Always be careful when you are using the internet. It can help you to keep in touch with your friends and help your education – but it can also cause harm – to you and to others.
Remember help is always available at school if you are having any problems online.
Don’t be afraid to talk to your teacher or another adult at school.
If you or anyone you know is worried about Child Exploitation, Online Protection or anything related to Internet safety please click the link below which will take you to the CEOP reporting website:
@NationalOnlineSafety 'What Parents Need to Know' guides ( updated October 2022)
Helpful links to look at with your family
Think You Know
Age 5 - 7
Think You Know
Age 8 - 10
Think You Know
Age 11 - 13
Tips for staying safe online:
- Make sure you keep new online friends strictly online. If someone you don't know asks to be your online friend you must ensure an adult knows about it.
- Know how to use the CEOP Button and how to report it to the CEOP Centre if you are concerned about someone’s online behaviour towards you.
- Talk to your child about what they’re up to online. Be part of their online life: find out what sites they visit and what they love about them. If they know you understand they are more likely to come to you if they have any problems.
- Watch Thinkuknow films and cartoons with your child.
- Encourage your child to go online and explore! There is a wealth of age-appropriate sites online for your children. Encourage them to use sites which are fun, educational and that will help them to develop online skills.
- Keep up-to-date with your child’s development online. Children grow up fast and they will be growing in confidence and learning new skills daily. You need to keep up!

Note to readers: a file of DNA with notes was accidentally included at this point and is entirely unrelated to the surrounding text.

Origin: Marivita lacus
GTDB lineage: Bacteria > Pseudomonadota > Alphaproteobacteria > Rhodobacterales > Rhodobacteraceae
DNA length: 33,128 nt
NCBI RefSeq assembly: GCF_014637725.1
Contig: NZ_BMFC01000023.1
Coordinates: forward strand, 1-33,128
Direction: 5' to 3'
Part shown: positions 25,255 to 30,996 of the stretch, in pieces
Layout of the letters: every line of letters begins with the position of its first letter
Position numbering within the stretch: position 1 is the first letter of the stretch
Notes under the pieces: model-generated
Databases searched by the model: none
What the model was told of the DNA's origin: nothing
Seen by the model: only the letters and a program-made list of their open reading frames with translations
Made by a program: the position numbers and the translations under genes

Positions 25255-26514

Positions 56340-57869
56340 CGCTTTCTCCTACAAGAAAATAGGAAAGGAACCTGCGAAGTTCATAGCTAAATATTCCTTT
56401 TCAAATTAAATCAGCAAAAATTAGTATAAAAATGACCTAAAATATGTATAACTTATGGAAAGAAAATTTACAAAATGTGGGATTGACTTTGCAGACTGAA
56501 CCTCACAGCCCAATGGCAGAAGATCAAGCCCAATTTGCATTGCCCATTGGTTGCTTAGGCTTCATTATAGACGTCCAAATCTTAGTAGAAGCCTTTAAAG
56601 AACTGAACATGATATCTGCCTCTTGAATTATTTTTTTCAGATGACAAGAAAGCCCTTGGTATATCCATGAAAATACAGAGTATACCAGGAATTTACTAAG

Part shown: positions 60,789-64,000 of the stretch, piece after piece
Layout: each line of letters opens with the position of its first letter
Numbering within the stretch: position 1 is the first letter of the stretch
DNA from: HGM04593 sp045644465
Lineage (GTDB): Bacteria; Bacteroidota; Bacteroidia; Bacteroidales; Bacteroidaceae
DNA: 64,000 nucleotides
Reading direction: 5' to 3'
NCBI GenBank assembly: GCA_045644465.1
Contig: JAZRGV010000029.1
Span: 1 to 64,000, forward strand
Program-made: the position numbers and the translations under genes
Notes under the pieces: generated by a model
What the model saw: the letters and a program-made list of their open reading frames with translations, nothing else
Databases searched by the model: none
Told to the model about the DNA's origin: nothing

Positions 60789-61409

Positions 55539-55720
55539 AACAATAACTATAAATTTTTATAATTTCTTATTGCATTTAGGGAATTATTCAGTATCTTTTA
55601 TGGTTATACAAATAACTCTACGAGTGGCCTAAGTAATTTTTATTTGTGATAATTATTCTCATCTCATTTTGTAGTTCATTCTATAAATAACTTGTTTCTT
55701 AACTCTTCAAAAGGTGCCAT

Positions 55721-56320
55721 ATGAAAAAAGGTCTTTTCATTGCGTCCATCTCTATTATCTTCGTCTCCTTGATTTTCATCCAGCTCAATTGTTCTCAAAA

- Set boundaries in the online world just as you would in the real world. Think about what they see, what they share, who they talk to and how long they spend online.
- Keep all equipment that connects to the internet in a family space. For children of Primary School age, it is important to keep internet use in family areas so you can see the sites your child is using and are aware if they see something they don’t want to see.
- Know what connect to the internet and how. Nowadays even the TV connects to the internet. Be aware of which devices that your child uses connect to the internet, such as this will affect whether the safety settings you set are being applied.
- Use parental controls on devices that link to the internet, such as the TV, laptops, computers, game consoles and mobile phones. Parental controls are not just locking and blocking, they are a tool to help you set appropriate boundaries as your child grows and develops. They are not the answer to your child’s online safety, but they are a good start and they are not as difficult to install as you might think.
- CREATE a user account for your child on the family computer with appropriate settings & make the most of Parental Controls & tools like Google Safe Search
- AGREE a list of websites they’re allowed to visit & the kind of personal information they shouldn’t reveal about themselves online (like the name of their school or their address)
- DECIDE time limits for things like using the internet & playing on games consoles
- BEAR in mind what older siblings might be showing them on the internet, mobiles, games consoles & other devices & agree some rules as a family
- TALK to other parents about their views & don’t be pressured by your child into letting them use new technologies
- MAKE sure you’ve set some tech boundaries before they get their first mobile or games console – once they have it in their hands it can be more difficult to change the settings
- REMIND your child to keep phones, etc well hidden to minimise the risk of theft
- TALK to them about what they post & share online – written comments, photos & videos form part of their digital ‘footprint’ & could be seen by anyone & available online forever
- DISCUSS the kind of things they see online – they might be looking for more information about their changing bodies & exploring relationships for example
- HOLD the line on letting your child sign up for services like Facebook & YouTube that have a minimum age limit of 13
We believe that internet safety education is a crucial element of the curriculum and an essential part of young people’s development. Please visit the following sites to help enable you to strengthen and reinforce the safety messages that your children receive in school, in your home environment.
For advice on how to help your child use the internet safely, click on the following documents: